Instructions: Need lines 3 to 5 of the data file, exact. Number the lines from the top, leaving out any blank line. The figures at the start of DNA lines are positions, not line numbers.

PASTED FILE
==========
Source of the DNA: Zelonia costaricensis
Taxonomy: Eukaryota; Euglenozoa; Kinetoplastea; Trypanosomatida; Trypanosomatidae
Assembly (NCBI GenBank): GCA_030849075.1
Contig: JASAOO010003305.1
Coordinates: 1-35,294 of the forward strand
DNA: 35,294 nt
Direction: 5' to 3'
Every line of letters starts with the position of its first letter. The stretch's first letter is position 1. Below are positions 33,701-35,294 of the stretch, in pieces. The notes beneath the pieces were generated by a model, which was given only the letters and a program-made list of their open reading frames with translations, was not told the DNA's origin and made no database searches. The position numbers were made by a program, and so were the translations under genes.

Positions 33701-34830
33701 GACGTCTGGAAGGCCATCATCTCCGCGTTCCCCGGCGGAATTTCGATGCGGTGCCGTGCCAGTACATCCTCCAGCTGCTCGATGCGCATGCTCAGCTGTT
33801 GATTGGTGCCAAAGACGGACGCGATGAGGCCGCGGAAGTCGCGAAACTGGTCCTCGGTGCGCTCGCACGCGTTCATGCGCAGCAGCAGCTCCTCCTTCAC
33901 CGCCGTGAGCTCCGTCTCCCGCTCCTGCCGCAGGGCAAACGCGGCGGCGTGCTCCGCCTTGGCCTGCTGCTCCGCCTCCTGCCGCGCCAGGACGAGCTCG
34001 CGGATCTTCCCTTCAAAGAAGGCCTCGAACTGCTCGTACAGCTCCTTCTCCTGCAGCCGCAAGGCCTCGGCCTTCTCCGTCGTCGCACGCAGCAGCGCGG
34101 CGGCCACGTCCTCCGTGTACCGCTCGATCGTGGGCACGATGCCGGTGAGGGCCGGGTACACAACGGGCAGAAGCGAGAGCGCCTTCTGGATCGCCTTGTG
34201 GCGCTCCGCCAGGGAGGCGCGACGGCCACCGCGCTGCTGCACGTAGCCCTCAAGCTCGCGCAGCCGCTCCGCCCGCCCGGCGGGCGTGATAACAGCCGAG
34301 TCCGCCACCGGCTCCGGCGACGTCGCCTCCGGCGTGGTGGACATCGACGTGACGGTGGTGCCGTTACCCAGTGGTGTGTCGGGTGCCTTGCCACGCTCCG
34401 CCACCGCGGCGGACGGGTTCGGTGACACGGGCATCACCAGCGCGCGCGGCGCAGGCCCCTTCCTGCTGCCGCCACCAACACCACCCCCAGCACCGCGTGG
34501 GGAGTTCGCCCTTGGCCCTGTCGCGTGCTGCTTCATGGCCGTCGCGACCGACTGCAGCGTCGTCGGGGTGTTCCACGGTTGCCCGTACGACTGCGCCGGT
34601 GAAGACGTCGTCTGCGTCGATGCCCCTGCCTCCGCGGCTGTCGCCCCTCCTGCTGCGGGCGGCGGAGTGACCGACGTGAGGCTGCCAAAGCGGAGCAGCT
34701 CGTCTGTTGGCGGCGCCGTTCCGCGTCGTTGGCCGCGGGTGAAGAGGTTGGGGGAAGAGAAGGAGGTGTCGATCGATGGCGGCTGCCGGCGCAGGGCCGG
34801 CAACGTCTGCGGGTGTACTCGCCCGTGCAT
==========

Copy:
Assembly (NCBI GenBank): GCA_030849075.1
Contig: JASAOO010003305.1
Coordinates: 1-35,294 of the forward strand